Air Zim in pensions wrangle

Munyaradzi Wasosa/Itai Dzamara

AIR Zimbabwe management has clashed with workers over allegations that contributions towards a pension scheme were not being remitted and were being diverted to other uses with

out informing the workers.



The workers told the Zimbabwe Independent this week that it was only after a report had been made to the police fraud squad and investigations had begun that management tried to explain the non-remittance of pension contributions for the past five months.



This paper confirmed that a complaint had been forwarded to the fraud squad and that the matter was being handled by Constables Tumbare and Goshami.


Efforts to reach the two policemen yesterday were unsuccessful. However, a policeman who answered the telephone at the fraud department in Harare said: “It is those two (Tumbare and Goshami) who can discuss that matter.”


Workers who spoke to the Independent said the pension scheme was established in the 1950s. It was under the administration of Old Mutual Life Pension Fund until management decided, without consulting workers, to transfer it to a firm called Comarton Consultants.


A trustee committee comprising mostly members of management, oversees the handling of the funds.


The transfer of the fund caused discontent among the workers.


“The transfer should have gone through tender but it didn’t and we were never informed,” said a source. “That raises suspicion about management’s intentions.”


Relations between workers and management soured recently after the discovery by workers that contributions towards the pension fund stopped in October last year.


“We suspect that the money was being diverted to other uses,” a source said. “The worst thing however is that we were not informed until we discovered the development and reported it to the police.”


Comarton managing director Richard Muirimi yesterday confirmed that the national airline had defaulted on payments for five months since October last year.


He absolved his company of any wrongdoing as suspected by Air Zimbabwe workers. “People speculate that we were using the money for something else, and that is not true. Fund contributions were not coming through,” he said.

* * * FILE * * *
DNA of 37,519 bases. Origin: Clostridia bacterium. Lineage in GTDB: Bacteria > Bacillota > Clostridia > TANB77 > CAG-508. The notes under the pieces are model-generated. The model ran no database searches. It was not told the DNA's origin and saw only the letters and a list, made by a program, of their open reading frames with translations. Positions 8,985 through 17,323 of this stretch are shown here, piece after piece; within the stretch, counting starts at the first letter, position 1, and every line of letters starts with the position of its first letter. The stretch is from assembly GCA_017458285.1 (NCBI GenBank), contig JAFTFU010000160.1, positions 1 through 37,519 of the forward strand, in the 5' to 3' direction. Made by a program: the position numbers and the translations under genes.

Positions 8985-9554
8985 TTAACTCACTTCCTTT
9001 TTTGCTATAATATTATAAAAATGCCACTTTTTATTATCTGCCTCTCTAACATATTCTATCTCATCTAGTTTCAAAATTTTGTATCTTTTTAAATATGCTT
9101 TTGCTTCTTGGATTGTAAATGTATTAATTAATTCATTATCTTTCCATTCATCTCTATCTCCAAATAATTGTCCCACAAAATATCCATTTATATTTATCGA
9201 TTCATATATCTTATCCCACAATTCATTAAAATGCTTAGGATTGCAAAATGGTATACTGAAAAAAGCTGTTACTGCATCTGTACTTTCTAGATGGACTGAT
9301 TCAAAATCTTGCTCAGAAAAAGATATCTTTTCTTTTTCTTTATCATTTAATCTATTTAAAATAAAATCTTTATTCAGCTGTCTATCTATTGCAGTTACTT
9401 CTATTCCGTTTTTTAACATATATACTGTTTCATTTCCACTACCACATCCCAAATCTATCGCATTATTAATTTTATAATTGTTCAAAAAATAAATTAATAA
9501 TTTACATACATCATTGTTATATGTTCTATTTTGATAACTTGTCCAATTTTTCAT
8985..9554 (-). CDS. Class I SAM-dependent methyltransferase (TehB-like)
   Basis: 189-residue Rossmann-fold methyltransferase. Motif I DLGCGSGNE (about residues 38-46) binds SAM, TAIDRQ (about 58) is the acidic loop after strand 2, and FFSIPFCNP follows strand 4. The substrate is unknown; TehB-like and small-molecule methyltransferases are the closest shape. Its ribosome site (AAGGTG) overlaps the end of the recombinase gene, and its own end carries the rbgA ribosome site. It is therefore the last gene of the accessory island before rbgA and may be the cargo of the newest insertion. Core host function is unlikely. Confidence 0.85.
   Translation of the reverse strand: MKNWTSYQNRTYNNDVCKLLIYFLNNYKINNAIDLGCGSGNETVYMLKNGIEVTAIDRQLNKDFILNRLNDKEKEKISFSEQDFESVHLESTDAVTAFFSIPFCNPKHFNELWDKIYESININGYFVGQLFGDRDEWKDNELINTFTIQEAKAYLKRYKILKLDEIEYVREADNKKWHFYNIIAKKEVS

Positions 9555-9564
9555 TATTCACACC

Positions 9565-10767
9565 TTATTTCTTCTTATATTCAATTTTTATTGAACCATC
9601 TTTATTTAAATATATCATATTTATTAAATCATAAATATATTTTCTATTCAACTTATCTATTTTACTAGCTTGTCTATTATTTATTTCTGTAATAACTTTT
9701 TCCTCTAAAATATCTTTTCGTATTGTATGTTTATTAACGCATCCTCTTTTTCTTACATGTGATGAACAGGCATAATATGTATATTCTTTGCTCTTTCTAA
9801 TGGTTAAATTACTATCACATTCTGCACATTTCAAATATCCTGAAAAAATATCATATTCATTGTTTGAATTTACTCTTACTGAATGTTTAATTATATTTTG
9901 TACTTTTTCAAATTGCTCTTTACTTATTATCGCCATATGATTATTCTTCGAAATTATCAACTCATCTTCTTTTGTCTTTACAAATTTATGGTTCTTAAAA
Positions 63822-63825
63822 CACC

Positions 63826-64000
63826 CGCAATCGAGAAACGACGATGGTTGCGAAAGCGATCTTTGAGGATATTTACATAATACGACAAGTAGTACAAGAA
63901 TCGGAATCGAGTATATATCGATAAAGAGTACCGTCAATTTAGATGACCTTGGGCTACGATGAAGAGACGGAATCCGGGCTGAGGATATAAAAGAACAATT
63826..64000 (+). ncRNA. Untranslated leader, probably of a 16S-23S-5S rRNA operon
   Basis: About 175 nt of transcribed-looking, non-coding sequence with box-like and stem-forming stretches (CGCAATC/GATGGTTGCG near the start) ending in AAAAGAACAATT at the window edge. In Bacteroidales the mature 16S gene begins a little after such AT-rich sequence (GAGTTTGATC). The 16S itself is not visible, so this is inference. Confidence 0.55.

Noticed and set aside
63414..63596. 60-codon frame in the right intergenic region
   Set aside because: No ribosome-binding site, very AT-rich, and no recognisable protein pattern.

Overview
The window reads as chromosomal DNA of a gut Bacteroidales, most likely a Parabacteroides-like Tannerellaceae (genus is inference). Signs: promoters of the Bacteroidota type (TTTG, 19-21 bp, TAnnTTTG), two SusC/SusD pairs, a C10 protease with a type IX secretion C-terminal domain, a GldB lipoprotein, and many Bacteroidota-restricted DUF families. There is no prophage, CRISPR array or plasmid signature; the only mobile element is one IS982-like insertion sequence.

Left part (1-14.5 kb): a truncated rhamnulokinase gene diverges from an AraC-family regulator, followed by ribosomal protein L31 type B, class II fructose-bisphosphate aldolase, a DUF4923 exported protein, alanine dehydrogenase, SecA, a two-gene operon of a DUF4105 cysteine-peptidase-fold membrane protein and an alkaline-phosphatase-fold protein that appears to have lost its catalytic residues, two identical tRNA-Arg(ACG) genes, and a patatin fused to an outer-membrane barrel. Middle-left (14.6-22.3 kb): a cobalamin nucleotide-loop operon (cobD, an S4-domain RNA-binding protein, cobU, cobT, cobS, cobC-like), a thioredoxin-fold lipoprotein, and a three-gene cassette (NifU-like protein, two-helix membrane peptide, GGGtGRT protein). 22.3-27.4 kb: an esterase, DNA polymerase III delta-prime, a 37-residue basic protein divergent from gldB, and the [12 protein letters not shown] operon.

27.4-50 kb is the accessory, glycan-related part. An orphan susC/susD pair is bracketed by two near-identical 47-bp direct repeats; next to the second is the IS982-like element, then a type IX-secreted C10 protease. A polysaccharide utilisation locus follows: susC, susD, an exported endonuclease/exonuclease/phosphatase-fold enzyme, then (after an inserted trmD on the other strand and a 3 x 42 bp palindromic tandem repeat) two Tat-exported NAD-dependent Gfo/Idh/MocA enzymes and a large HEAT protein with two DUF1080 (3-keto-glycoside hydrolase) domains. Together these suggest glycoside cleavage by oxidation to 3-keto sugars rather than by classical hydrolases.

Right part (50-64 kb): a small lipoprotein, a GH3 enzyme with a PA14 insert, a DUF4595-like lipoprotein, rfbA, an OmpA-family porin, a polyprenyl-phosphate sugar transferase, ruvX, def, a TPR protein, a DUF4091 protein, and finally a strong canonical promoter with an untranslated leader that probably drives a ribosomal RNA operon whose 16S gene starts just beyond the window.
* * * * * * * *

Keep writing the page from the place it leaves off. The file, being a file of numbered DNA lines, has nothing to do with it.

However, Air Zimbabwe management acted swiftly this week before police had nabbed any individuals. Management issued a cheque on Tuesday to Comarton to settle the arrear contributions.


This paper yesterday saw a copy of the cheque in possession of workers’ representatives, who claim to have intercepted it and made a copy for “evidence”, for the amount of $204 146 205,95 issued to Comarton. The Jewel Bank cheque number 0121 2011 7186 1011 2906 3170 1, was confirmed to have been received by Comarton yesterday.


Air Zimbabwe managing director Rambai Chingwena could not be reached for comment yesterday. His secretary said he was locked up in a board meeting.


The workers also allege that contributions to Cimas medical aid society have not been remitted by the national airline for a number of months. Workers, most of who are on Cimas schemes, only learnt about the non-remittance of funds when they sought assistance to cover hospital and medical bills from Cimas.


An Air Zimbabwe engineer, who preferred not to be named, said workers had planned to go on strike over the matter. “The trustees are using our money to benefit themselves. We suspect they are investing our funds for their own benefit. We could have gone on strike this Tuesday but our unions feared reprisals,” the source said.